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The Hellenic Radio (ERA): News in English, 99-04-30

The Hellenic Radio (ERA): News in English Directory - Previous Article - Next Article

From: The Hellenic Radio (ERA) <>


  • [01] 37th night of NATO
  • [02] Diplomatic efforts continue
  • [03] State Department warns of anti-American climate in Greece
  • [04] Opposition leader calls for exemption from NATO operations
  • [05] Humanitarian aid to Serbia
  • [06] EU forecast on Greek economy
  • [07] Bank of Greece governor says EMU entry feasible and likely
  • [08] Athens stock exchange drops slightly
  • [09] Labour Day events
  • [10] Election campaign speeches by prime minister
  • [11] Liberal party founded in Greece
  • [12] Famous Greek seismologist dies after heart surgery

  • [01] 37th night of NATO air strikes</strong>

    NATO air strikes on Yugoslavia have continued unabated for the 37th successive night. A series of explosions rocked the centre of Belgrade earlier this morning, and three people - a policeman and two civilians - are reported to have been killed in the NATO raids on the Yugoslav capital during the night.

    NATO forces attacked the defence ministry, the Yugoslav army headquarters and a police station in the centre of Belgrade. Earlier a television transmitter in the city was hit, stopping transmission of the state television programme. A journalist, a fireman and a policeman were injured.

    Other targets hit in last night's bombing were the town of Pancevo, fuel depots in Pristina, the village of Agvalija inhabited only by ethnic Albanians, the oil refinery at Novi Sad and two other villages, Prijezdisi and Krcmar.

    On top of all the bombing, the Yugoslav capital was also hit by an earthquake measuring 5.5 on the Richter scale in the early hours of this morning. No damage has been reported so far.

    [02] Diplomatic efforts continue

    Meanwhile efforts to find a diplomatic solution to the crisis are continuing.

    After their meeting in Bonn yesterday, the German chancellor, Gerhard Schroeder, and the Russian envoy in the Yugoslav crisis, Viktor Chernomyrdin, announced that differences were being overcome and that some slight progress was being made towards finding a peaceful solution to the Kosovo crisis.

    From Bonn, Mr Chernomyrdin went on to Rome where he met with the Italian prime minister, Massimo D'Alema. After the meeting, Mr D'Alema appeared optimistic with regard to a peaceful settlement. The Russian mediator is visiting Belgrade today.

    The search for a peaceful solution to the Kosovo problem was also at the focus of diplomatic contacts in Moscow yesterday, where a meeting took place, at Greece's initiative, between the UN secretary general, Kofi Annan, and the foreign ministers of Greece, Russia and Canada. After the meeting, the Greek foreign minister, Giorgos Papandreou, said Greece fully supported the efforts of the UN secretary general and of Russia, which he said had undertaken a very important role as "a trustworthy mediator."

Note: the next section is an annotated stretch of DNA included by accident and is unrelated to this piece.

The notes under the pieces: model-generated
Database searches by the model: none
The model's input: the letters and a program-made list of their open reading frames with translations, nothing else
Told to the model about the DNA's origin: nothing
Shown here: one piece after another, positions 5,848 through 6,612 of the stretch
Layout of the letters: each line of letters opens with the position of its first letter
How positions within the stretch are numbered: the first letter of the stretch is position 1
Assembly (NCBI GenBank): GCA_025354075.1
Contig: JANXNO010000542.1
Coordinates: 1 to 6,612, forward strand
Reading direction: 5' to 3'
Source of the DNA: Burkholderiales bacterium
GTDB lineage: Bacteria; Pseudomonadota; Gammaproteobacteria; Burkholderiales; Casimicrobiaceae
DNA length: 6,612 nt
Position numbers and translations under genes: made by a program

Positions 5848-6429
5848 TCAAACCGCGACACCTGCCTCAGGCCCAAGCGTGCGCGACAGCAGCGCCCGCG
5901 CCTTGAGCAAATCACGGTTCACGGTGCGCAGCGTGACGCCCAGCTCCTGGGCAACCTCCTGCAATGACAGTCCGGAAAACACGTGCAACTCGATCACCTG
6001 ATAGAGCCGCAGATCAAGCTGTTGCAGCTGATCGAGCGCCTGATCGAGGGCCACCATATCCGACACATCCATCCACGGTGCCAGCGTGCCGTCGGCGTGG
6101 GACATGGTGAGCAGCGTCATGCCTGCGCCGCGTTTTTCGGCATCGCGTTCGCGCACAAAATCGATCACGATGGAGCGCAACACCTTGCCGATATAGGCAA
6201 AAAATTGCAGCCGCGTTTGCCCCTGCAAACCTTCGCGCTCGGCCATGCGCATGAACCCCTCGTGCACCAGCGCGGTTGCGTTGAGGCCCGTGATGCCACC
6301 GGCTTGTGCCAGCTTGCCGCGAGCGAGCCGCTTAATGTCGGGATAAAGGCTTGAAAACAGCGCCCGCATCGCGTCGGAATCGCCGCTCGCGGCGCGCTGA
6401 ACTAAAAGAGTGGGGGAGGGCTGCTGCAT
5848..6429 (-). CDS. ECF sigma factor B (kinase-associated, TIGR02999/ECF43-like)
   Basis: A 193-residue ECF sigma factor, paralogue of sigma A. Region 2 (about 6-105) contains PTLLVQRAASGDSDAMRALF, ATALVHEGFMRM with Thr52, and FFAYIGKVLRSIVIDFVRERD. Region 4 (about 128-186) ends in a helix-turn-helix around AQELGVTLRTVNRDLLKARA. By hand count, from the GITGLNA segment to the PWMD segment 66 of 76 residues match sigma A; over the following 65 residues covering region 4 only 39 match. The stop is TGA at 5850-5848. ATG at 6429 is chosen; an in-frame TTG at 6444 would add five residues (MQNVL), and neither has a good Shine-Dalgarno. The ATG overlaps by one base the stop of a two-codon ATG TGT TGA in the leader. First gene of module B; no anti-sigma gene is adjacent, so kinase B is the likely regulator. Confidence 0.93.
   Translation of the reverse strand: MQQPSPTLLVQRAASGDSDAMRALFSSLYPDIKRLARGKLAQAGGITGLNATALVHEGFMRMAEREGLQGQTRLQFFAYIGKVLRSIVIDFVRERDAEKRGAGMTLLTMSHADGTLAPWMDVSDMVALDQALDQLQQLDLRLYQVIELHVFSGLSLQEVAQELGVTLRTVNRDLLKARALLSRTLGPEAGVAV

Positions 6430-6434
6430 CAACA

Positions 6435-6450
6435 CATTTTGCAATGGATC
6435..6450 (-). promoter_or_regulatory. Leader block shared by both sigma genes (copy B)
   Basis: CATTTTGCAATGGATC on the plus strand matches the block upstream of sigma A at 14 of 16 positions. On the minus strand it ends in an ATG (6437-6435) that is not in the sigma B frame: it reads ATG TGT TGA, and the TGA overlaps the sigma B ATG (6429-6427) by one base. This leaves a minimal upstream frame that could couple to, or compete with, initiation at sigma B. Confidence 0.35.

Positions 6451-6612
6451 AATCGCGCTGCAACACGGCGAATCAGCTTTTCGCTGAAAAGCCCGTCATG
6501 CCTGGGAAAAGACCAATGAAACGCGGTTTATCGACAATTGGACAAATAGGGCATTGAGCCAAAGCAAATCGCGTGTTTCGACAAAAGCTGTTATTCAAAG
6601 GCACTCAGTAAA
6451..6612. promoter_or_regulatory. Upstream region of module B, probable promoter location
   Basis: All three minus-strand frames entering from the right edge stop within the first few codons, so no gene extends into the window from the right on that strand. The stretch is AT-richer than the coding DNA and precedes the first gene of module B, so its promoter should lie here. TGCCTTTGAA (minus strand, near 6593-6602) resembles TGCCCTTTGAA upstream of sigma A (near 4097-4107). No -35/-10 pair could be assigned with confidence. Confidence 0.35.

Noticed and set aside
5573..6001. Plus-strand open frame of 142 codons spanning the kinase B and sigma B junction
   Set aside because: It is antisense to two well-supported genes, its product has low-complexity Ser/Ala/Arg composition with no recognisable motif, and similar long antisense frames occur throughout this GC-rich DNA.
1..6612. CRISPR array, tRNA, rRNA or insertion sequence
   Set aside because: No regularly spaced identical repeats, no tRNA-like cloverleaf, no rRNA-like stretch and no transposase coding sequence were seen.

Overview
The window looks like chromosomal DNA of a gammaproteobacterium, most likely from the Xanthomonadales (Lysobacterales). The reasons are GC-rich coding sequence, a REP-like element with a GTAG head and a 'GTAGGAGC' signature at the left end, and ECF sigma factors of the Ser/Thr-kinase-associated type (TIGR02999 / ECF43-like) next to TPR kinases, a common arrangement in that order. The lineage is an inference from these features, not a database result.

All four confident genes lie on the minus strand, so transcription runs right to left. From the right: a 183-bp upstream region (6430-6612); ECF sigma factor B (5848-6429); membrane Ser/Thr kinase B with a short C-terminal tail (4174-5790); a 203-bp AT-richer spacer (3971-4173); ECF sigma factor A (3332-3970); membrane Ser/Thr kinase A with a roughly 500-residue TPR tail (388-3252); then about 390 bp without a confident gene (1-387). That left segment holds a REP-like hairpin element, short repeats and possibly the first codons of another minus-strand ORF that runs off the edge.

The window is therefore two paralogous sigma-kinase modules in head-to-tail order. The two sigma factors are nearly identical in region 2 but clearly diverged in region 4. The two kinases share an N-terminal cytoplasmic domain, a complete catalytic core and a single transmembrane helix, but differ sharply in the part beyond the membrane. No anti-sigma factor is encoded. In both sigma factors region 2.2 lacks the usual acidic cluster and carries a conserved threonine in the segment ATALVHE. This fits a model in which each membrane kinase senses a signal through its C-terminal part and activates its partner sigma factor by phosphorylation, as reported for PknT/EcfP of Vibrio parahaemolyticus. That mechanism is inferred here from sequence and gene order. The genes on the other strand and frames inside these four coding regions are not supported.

Yugoslavia's ambassador in Moscow, who is also the brother of the Yugoslav president, Slobodan Milosevic, has reiterated Belgrade's official position that Yugoslavia will accept the deployment of a non-military mission in Kosovo, under the auspices of the UN, with increased Russian participation and excluding those countries taking part in the NATO attacks.

    The NATO secretary general, Javier Solana, has praised Russia's participation in the efforts to formulate a diplomatic solution for Kosovo.

    The court hearing of an appeal which Yugoslavia has lodged at the International Court in The Hague against the 10 NATO member states, aimed at stopping the NATO air strikes against the country, will probably begin on 10th May. The US has described Yugoslavia's recourse to the International Court as "irrational and frivolous".

    In the meantime the oil embargo on Yugoslavia goes into effect from today. Talks on the issue continued in Brussels yesterday at both NATO and EU level. Greece abstained from the vote by the committee of the Community's permanent representatives on adoption of the embargo.

    France and Greece have opposed the imposition of a naval blockade on Serbia, especially with regard to the legality of controlling ships flying the flag of a third country.

    Late yesterday the US addressed a direct warning to Russia threatening serious political and financial repercussions if it violates the embargo.

    [03] State Department warns of anti-American climate in Greece

    The American State Department has issued a so-called "public announcement" informing American citizens of the growing climate of anti-American feeling in Greece as a result of the NATO bombings in Yugoslavia. American officials said the announcement was considered necessary after the terrorist attack on the Athens Intercontinental Hotel in which one person was killed. The announcement also warned American citizens to be particularly careful when traveling in Greece.

    [04] Opposition leader calls for exemption from NATO operations